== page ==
305. EUPHORBIA.—There are a number of species of this genus yielding medicinal products:
305a. EUPHORBIA COROLLATA Linné.—LARGE FLOWERING SPURGE. (Root.) Long, branched; externally purplish-black, wrinkled; internally whitish or yellowish. The medical virtues reside in the very thick, internally whitish bark, which constitutes about two-thirds of the whole root. Inodorous; taste sweetish, somewhat bitter and acrid. Emetic in doses of 10 to 20 gr. (0.6 to 1.3 Gm.); diaphoretic, expectorant, and cathartic in smaller doses.
305b. EUPHORBIA IPECACUANHA.—IPECACUANHA SPURGE. (Root.) Has medical properties similar to the above. It is of a light brown color externally, with a thick bark inclosing a yellowish or whitish wood. The action of these two drugs is due to a resinous matter. Both are indigenous.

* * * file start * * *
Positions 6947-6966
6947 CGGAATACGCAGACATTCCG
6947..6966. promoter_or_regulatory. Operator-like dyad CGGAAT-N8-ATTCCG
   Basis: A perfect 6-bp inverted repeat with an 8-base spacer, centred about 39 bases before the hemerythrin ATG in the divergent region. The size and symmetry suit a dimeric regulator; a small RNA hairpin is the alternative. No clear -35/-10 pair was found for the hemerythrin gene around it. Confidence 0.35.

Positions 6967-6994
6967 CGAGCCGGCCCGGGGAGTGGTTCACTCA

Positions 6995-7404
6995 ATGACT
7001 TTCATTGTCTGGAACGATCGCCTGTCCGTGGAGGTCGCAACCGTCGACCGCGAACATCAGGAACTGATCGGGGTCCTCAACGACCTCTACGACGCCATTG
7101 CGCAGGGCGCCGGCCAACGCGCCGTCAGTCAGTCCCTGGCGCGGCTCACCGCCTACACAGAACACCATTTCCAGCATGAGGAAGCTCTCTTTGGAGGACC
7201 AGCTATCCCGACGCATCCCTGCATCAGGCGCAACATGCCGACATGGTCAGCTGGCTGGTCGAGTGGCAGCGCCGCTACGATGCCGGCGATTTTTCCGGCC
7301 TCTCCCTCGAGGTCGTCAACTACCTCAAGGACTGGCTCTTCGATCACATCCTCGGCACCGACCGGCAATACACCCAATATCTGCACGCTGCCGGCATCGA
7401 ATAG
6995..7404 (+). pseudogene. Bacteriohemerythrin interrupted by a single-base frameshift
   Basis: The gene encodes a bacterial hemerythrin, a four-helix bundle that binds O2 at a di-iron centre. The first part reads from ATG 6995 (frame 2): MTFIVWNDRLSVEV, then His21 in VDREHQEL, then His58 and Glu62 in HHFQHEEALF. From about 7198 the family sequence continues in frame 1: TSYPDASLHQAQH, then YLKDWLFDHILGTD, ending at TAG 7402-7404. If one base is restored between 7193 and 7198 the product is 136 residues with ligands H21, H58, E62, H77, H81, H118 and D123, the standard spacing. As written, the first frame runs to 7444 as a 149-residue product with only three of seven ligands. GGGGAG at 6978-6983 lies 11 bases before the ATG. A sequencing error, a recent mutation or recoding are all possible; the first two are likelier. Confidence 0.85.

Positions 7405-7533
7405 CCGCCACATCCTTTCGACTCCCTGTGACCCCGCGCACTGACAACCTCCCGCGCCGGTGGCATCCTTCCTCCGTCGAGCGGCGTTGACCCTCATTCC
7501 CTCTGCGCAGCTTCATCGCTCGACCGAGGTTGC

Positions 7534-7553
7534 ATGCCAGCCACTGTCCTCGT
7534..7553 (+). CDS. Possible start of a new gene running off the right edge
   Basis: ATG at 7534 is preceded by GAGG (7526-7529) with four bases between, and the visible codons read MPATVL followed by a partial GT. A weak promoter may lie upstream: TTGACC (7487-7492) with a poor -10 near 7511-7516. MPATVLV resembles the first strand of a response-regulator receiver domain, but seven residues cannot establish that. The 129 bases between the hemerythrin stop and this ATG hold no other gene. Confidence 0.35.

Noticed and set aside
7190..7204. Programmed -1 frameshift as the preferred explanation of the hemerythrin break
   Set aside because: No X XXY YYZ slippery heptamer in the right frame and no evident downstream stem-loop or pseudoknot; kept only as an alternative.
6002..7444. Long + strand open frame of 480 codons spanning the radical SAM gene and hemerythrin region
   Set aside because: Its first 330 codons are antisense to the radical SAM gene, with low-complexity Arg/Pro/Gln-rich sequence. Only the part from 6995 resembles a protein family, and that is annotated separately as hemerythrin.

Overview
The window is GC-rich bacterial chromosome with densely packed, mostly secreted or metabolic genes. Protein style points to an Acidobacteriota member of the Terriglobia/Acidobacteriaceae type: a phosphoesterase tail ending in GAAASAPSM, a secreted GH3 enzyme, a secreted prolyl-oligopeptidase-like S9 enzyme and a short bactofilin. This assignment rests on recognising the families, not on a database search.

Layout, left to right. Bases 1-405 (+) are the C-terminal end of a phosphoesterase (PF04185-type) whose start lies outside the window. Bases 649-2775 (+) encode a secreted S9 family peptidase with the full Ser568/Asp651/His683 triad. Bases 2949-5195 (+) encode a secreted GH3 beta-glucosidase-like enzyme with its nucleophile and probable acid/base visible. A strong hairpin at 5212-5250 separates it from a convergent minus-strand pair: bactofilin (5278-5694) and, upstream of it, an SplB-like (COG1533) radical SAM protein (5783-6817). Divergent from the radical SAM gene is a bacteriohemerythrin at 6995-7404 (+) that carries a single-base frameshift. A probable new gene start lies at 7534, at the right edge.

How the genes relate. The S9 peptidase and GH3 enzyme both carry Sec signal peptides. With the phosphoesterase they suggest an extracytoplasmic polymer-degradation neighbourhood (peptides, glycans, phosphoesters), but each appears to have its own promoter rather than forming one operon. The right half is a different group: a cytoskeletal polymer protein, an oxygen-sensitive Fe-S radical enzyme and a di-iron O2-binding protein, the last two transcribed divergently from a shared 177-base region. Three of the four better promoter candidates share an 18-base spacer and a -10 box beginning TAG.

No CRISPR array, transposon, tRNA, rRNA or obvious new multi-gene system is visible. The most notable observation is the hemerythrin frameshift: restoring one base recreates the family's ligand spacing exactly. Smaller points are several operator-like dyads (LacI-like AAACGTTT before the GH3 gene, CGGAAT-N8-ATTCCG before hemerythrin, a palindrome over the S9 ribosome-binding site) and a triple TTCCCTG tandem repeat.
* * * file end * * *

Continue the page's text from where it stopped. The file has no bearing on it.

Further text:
305c. EUPHORBIA PILULIFERA Linné, N.F.—A common herb along the roadsides in Australia, where it enjoys a great reputation for the prompt and complete relief it gives in asthma and pectoral complaints generally. Dose: 15 to 60 gr. (1 to 4 Gm.).
306. EUPHORBIUM.—EUPHORBIUM. A gum-resin exuding from one or more undetermined species of Euphorbia, ascribed to some leafless, cactus-like plants of Egypt, Arabia, and the East Indies. It occurs in dull brownish-yellow or reddish, rounded pieces of the size of a pea or larger, often pierced with, or inclosing, the spines around which it has hardened on the stem of the plant; almost inodorous, the powder sternutatory; taste mild at first, but afterward intensely acrid and burning. Only used externally, mostly in veterinary practice as a vesicant.
307. ALVELOZ MILK.—The milky juice of a Brazilian plant, Euphor'bia heterodox'a Müller. It has an action resembling that of papain, and is used in eating out cancerous and other ulcers.